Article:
Walking through the Museum, and the grounds below, gives footnotes of the past.
All that is left of the past here are rock walls of homes and stone walls built to terrace land so crops could be grown on hillsides. The soil is deep, dark, rich, and, with light and rain, it is not impossible to see it feeding an Empire.
Standing on this hill, clouds seem like you can touch them.
It is hard to reconcile this peaceful place with human sacrifices but blood has always been how you pay Gods back for transgressions.
The Incan Empire grew through conquest and peaceful assimilation. They built roads, like the Romans, and developed infrastructure and capabilities to organize large numbers of people.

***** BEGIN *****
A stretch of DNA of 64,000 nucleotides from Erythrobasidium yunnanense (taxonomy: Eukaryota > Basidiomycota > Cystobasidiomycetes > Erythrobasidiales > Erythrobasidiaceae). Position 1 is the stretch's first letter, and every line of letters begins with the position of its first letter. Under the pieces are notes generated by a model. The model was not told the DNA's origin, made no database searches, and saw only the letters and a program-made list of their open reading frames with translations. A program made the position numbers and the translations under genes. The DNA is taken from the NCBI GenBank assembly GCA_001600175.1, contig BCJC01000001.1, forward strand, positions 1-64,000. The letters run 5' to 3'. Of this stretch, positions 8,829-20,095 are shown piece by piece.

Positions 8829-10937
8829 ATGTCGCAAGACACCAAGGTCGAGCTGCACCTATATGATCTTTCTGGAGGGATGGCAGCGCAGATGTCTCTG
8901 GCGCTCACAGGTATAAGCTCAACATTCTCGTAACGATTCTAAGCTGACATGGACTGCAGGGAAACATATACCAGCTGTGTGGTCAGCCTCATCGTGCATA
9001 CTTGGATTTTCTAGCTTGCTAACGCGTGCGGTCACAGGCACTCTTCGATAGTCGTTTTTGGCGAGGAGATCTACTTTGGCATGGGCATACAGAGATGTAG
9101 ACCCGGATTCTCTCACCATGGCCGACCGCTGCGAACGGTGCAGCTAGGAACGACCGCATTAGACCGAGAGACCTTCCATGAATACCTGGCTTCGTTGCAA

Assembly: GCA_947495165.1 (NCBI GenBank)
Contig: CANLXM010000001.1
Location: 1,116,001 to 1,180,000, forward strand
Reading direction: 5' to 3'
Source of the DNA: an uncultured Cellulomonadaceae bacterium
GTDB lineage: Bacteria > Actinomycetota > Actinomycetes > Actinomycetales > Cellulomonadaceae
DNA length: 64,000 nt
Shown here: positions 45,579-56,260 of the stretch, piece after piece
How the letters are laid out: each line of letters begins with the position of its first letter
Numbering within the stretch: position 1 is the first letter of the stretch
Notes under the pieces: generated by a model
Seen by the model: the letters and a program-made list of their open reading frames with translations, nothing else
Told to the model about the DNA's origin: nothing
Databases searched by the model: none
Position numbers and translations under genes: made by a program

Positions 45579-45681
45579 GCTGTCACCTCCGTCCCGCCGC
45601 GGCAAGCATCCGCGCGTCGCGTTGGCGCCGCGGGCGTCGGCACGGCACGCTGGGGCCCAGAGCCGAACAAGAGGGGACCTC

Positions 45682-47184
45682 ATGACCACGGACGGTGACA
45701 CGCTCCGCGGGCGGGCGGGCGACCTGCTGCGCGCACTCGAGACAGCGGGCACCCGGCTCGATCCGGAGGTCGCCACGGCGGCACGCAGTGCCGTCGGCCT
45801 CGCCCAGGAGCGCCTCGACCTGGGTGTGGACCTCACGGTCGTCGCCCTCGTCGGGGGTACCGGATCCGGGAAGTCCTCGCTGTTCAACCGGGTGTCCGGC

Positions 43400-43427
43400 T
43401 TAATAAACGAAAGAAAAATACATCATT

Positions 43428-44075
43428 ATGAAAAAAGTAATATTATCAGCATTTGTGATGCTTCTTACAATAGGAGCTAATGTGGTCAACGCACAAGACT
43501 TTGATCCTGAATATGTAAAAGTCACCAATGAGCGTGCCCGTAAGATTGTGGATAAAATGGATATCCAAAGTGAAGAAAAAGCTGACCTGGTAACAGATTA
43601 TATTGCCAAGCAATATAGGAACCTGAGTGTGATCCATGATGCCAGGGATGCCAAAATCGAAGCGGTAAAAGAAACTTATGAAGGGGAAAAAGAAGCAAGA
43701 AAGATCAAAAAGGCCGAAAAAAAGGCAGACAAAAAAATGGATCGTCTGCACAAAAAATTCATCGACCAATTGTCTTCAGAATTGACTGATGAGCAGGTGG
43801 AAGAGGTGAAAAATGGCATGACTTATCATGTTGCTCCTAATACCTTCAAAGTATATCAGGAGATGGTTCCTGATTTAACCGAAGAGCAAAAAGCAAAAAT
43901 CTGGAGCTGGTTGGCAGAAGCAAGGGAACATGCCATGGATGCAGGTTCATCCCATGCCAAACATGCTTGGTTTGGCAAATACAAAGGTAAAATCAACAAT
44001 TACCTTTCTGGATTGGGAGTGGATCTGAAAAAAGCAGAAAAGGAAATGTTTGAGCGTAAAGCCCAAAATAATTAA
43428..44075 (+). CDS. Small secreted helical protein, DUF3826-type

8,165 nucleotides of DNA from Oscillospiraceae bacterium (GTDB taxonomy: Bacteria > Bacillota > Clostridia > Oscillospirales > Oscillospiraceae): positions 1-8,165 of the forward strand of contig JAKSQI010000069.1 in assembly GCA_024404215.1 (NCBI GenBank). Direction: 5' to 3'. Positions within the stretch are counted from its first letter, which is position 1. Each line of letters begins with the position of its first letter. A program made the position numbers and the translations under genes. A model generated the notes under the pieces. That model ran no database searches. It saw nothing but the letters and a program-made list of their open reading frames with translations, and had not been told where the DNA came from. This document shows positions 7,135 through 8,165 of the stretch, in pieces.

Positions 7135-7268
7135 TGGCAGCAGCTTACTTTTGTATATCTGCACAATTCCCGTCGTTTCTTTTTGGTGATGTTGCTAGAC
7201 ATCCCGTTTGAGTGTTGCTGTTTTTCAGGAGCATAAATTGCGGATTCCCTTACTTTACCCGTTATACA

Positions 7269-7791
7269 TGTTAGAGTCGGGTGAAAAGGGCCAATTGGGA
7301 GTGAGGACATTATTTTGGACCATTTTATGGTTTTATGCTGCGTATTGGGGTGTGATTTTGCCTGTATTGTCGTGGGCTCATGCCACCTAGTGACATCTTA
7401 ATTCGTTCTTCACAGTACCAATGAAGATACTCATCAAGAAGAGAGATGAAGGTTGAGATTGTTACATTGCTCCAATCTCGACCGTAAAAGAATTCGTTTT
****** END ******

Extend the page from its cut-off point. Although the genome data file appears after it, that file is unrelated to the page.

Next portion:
When you climb over hills, look out, stomp in the dirt and see water, flowers, birds, animals, you can understand the Inca civilization that grew out of nature.
The Incan Code was do not steal, do not lie, and do not be lazy.
We sacrifice humans today, but we do it in slower, more treacherous ways.
The Incan’s, very slowly, are starting to look less savage than I have been taught to see them.